American Journal of Respiratory and Critical Care Medicine

Rationale: Although early antimicrobial discontinuation guided by procalcitonin (PCT) has shown decreased antibiotic consumption in lower respiratory tract infections, the outcomes in long-term sepsis sequelae remain unclear.

Objectives: To investigate if PCT guidance may reduce the incidence of long-term infection-associated adverse events in sepsis.

Methods: In this multicenter trial, 266 patients with sepsis (by Sepsis-3 definitions) with lower respiratory tract infections, acute pyelonephritis, or primary bloodstream infection were randomized (1:1) to receive either PCT-guided discontinuation of antimicrobials or standard of care. The discontinuation criterion was ≥80% reduction in PCT levels or any PCT ≤0.5 μg/L at Day 5 or later. The primary outcome was the rate of infection-associated adverse events at Day 180, a composite of the incidence of any new infection by Clostridioides difficile or multidrug-resistant organisms, or any death attributed to baseline C. difficile or multidrug-resistant organism infection. Secondary outcomes included 28-day mortality, length of antibiotic therapy, and cost of hospitalization.

Measurements and Main Results: The rate of infection-associated adverse events was 7.2% (95% confidence interval [CI], 3.8–13.1%; 9/125) versus 15.3% (95% CI, 10.1–22.4%; 20/131) (hazard ratio, 0.45; 95% CI, 0.20–0.98; P = 0.045); 28-day mortality 15.2% (95% CI, 10–22.5%; 19/125) versus 28.2% (95% CI, 21.2–36.5%; 37/131) (hazard ratio, 0.51; 95% CI, 0.29–0.89; P = 0.02); and median length of antibiotic therapy 5 (range, 5–7) versus 10 (range, 7–15) days (P < 0.001) in the PCT and standard-of-care arms, respectively. The cost of hospitalization was also reduced in the PCT arm.

Conclusions: In sepsis, PCT guidance was effective in reducing infection-associated adverse events, 28-day mortality, and cost of hospitalization.

Clinical trial registered with www.clinicaltrials.gov (NCT03333304).

Scientific Knowledge on the Subject

The procalcitonin (PCT)-guided discontinuation of antibiotic therapy was demonstrated to reduce antibiotic exposure in patients with lower respiratory tract infections and/or sepsis in several randomized trials. However, the effect on the incidence of infections by resistant microorganisms has not been studied.

What This Study Adds to the Field

The PROGRESS (Procalcitonin-guided Antimicrobial Therapy to Reduce Long-Term Sequelae of Infections) trial was designed as a real-world pragmatic trial, enrolling patients with sepsis. The trial demonstrated that PCT-guided antimicrobial treatment in sepsis was effective in reducing infection-associated adverse events like infections by multidrug-resistant organisms and Clostridioides difficile, as well as in-hospital and 28-day mortality. Generated evidence implicates that PCT guidance in sepsis is a safe strategy with long-term benefits that may have a substantial impact on public health, particularly for countries with high baseline antimicrobial consumption.

The U.S. CDC and the European Centre for Disease Prevention and Control have identified antimicrobial resistance as an alarming global public health threat (1). Antimicrobial resistance is associated with substantial morbidity, mortality, prolonged hospitalization, and increased medical costs owing to infections caused by multidrug-resistant organisms (MDROs) and Clostridioides difficile (2, 3). Prudent use of antimicrobials integrated with antibiotic stewardship programs is vital in overcoming emergence of antimicrobial resistance. A predictive biomarker indicating the risk of bacterial infections could guide the clinical assessment and aid in the decision-making process for judicious use of antimicrobials. In this regard, the use of a host-response marker, procalcitonin (PCT), has received ample scientific attention recently as an adjunct to clinical judgment (4).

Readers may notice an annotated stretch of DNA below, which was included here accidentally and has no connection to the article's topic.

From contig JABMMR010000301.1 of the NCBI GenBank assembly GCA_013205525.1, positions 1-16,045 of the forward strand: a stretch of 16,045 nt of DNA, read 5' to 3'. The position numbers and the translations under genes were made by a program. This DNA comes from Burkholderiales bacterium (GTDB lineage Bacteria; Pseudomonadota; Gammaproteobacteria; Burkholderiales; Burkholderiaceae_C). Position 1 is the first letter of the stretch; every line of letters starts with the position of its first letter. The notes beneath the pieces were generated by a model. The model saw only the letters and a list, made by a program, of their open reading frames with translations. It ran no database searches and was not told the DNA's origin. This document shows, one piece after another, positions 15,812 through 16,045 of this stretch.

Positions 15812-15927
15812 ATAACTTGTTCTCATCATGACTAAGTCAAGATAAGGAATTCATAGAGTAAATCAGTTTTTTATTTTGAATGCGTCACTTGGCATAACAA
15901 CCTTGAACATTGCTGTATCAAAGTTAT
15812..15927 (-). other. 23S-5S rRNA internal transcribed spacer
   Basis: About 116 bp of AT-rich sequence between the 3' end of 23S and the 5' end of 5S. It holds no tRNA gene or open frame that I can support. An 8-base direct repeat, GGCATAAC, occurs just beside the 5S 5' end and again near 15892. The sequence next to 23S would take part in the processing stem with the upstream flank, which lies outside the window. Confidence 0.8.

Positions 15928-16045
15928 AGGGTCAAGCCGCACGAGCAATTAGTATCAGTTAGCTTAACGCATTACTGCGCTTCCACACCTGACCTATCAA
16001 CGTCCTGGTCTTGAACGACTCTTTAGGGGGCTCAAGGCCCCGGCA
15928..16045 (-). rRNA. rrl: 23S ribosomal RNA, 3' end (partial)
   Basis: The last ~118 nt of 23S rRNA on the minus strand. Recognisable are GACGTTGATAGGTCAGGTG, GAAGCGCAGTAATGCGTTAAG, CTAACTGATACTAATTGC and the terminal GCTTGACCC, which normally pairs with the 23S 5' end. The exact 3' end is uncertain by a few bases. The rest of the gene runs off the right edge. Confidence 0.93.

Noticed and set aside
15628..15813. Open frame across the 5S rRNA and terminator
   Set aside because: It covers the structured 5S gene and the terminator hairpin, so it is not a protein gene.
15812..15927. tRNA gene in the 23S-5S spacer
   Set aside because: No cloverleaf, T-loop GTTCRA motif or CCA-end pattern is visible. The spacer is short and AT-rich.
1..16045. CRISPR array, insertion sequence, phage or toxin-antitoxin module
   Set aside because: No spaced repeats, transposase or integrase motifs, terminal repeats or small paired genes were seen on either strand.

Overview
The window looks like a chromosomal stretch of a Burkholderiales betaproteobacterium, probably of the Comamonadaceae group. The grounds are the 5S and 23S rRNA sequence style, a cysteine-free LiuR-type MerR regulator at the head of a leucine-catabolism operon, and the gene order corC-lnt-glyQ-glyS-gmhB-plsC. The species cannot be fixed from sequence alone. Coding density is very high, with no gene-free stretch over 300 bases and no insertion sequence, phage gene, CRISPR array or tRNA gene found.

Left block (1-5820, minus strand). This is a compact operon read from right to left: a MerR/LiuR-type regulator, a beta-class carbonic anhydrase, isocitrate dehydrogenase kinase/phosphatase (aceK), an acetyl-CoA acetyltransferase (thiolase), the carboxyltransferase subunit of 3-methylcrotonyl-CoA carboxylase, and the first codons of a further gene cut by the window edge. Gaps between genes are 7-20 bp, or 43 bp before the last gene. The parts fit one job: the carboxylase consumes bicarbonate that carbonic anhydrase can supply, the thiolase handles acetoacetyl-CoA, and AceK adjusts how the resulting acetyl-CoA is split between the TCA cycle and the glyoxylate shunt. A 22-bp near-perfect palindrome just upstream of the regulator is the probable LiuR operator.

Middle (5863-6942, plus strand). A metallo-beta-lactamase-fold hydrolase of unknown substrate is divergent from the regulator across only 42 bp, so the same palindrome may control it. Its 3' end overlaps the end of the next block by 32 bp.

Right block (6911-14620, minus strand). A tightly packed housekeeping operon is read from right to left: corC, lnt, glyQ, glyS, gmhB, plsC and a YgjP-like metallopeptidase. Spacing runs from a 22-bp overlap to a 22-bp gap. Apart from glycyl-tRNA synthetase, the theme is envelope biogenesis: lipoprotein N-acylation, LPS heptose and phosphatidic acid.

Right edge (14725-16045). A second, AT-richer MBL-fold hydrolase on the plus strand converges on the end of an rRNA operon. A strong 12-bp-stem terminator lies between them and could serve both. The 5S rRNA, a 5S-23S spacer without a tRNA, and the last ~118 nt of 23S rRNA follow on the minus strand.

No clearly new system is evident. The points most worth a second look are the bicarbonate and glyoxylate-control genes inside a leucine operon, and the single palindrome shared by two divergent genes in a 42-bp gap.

The PCT-guided discontinuation of antibiotic therapy was demonstrated to reduce antibiotic exposure and the risk for adverse outcomes in patients with lower respiratory tract infections (LRTIs) compared with the standard of care (SOC) in several randomized trials (510). Additionally, data from meta-analyses of randomized clinical trials have confirmed the survival benefit of PCT-guided discontinuation of antibiotics (1113). However, the mechanisms underlying this survival benefit are yet to be clarified.

Long-term use of antibiotics causes substantial damage to the gut flora, increasing the risk of infections caused by C. difficile and MDROs in critically ill patients, which are associated with poor clinical outcomes (14, 15). We conducted the PROGRESS (Procalcitonin-guided Antimicrobial Therapy to Reduce Long-Term Sequelae of Infections) trial to investigate whether the PCT-guided early discontinuation of antibiotic therapy would reduce the incidence of adverse events associated with these long-term infection sequelae in patients with sepsis that are driven by the prolonged use of antibiotics. These include death by MDROs and acquisition of infections by C. difficile and MDROs.

Some of the results have been previously reported in the form of an abstract (https://www.escmid.org/escmid_publications/eccmid_abstract_book/).

Participants

Enrolled patients were adults hospitalized with LRTIs (community, hospital-acquired, or ventilator-associated), acute pyelonephritis, or primary bloodstream infection and meeting the Sepsis-3 definitions (16) (see online supplement). PROGRESS was conducted in seven departments of Internal Medicine (National Ethics Committee approval 62/17; National Organization for Medicines approval IS-62/17). Exclusion criteria were need of prolonged treatment, viral or parasite infections, tuberculosis, cystic fibrosis, neutropenia, infection by HIV with low CD4 count, and pregnancy or lactation. Written informed consent was provided by the patient or legal representative before enrollment.